The U.S. dollar, favored as a safe place to store reserves in times of trouble, has risen to its strongest value in 20 years against other currencies and is expected to strengthen further, but that strength is weakening markets and economies around the world.
A Morgan Stanley analyst said the growth of the U.S. dollar is setting the stage for a crisis and something’s going to break.
The dollar is considered strong when it rises in value against other currencies in the foreign exchange market. As the U.S. dollar has risen, equity markets that rely on cheap currency have fallen, and there are growing fears that the dollar will hurt corporate earnings.
A strong dollar makes foreign travel less expensive for U.S. tourists and U.S. consumers benefit from cheaper import prices. But cheaper import prices are disinflationary and hurt profits. U.S. companies that export or rely on global markets for most of their sales have also been hurt.
“Such US dollar strength has historically led to some kind of financial/economic crisis,” said Morgan Stanley equity strategist Michael Wilson and other analysts in a client note.
On Monday, the U.S. dollar rise helped bring the British pound to a record low against the dollar, sending stock market averages down and bringing on more criticism of the U.S. Federal Reserve and other central banks.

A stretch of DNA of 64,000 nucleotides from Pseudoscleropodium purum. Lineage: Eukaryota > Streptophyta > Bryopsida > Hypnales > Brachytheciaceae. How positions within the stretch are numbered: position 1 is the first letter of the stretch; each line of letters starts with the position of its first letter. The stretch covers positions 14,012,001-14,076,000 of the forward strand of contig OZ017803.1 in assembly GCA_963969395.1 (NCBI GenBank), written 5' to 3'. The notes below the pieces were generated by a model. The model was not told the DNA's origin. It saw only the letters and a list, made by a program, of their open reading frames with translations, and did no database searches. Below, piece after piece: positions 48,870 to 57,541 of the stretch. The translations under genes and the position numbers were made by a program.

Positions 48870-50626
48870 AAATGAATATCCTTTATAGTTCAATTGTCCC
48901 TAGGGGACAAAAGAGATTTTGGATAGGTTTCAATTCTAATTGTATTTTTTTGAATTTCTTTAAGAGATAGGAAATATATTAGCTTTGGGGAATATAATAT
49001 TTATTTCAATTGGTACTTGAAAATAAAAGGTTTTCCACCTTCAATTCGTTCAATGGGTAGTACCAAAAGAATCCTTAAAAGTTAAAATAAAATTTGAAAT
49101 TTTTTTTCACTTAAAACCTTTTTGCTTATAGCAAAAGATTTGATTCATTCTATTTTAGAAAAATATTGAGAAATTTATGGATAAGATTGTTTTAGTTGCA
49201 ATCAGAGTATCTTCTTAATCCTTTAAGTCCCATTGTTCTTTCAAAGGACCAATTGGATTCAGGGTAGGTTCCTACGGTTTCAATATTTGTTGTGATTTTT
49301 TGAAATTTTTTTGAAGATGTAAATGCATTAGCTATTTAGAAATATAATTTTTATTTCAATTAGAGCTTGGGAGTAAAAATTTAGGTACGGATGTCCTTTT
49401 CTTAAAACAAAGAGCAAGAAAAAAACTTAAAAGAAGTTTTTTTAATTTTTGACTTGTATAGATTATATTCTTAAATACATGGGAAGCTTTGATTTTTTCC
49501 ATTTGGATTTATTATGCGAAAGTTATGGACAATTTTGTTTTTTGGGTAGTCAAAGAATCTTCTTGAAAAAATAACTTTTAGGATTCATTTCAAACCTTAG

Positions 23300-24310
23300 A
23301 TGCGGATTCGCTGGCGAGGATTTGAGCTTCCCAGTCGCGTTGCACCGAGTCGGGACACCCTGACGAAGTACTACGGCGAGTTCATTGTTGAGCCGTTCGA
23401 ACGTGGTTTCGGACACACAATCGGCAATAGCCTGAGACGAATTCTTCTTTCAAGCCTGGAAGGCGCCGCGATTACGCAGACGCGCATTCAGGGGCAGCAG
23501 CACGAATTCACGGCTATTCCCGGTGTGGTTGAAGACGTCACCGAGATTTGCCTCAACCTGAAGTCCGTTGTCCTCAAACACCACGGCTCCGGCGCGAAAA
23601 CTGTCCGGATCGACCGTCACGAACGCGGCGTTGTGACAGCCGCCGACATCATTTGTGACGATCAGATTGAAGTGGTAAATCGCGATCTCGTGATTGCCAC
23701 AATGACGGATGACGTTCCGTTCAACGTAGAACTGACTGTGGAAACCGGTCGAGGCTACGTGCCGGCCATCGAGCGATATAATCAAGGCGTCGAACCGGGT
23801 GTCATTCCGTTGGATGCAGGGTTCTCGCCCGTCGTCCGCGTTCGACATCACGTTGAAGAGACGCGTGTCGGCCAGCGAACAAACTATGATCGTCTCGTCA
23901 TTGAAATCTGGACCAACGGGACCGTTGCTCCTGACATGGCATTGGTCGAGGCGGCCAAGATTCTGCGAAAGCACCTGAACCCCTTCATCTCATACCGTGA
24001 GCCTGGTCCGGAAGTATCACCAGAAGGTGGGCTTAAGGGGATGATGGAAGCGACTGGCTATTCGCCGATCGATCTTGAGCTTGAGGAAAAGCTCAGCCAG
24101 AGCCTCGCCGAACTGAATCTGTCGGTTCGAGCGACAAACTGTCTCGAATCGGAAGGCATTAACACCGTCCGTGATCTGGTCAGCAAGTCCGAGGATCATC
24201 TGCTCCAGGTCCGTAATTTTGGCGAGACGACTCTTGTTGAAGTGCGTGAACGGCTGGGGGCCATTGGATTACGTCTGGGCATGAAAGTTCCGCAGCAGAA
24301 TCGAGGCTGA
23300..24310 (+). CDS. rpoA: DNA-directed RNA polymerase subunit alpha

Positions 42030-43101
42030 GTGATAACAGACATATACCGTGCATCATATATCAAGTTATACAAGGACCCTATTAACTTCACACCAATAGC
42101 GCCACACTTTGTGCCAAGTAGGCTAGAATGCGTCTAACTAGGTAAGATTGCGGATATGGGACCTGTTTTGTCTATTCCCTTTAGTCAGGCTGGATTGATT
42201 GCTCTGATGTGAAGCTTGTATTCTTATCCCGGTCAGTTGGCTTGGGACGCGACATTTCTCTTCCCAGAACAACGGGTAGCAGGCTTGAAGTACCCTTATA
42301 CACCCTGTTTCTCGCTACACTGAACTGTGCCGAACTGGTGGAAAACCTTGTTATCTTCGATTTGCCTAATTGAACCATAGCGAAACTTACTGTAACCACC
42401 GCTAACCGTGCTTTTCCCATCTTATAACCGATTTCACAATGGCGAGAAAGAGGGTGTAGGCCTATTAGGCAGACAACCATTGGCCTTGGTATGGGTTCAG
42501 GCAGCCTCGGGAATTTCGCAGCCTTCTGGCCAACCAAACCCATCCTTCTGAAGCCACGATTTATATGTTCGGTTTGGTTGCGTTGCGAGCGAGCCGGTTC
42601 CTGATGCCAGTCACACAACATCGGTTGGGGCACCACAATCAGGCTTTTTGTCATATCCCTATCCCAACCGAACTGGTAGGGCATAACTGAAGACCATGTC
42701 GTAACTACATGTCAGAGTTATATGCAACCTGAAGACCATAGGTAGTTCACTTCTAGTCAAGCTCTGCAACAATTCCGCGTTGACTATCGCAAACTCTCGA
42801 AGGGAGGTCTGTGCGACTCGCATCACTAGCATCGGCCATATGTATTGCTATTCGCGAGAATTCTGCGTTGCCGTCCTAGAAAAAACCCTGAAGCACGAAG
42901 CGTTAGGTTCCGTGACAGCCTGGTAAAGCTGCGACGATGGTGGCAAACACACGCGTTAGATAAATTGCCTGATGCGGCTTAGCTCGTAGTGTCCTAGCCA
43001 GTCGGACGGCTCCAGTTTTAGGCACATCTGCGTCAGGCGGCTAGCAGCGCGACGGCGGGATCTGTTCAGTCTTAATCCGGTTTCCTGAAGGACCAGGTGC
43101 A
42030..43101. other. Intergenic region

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The overriding reason for the strong dollar is the fight against inflation, according to NPR. The Fed is raising interest rates to slow inflation with more rate hikes expected this year. As it continues to raise rates, the dollar will strengthen.
“What’s amazing is that this dollar strength is happening even as other major central banks are also tightening monetary policy at a historically hawkish pace,” Wilson wrote. “If there was ever a time to be on the lookout for something to break, this would be it.”
Morgan Stanley estimates the S&P 500 will need to fall another 8-to-19 percent, or 3,000 to 3,400, to hit the floor and begin a turnaround, CNBC reported.
“The recent move in the US dollar creates an untenable situation for risk assets that historically has ended in a financial or economic crisis, or both,” Wilson wrote. “While hard to predict such ‘events,’ the conditions are in place for one, which would help accelerate the end to this bear market.”
Morgan Stanley’s currency team forecasts the dollar index, which measures the U.S. currency against other global currencies, to continue rising from the 114 index level, where it was trading Monday, to 118 by year’s end with “no relief in sight.”
“In our view, such an outcome is exactly how something does break, which leads to MAJOR top for the US dollar and maybe rates, too,” Wilson wrote. “However, until that happens, we think the screws will only get tighter for earnings growth and financial conditions.”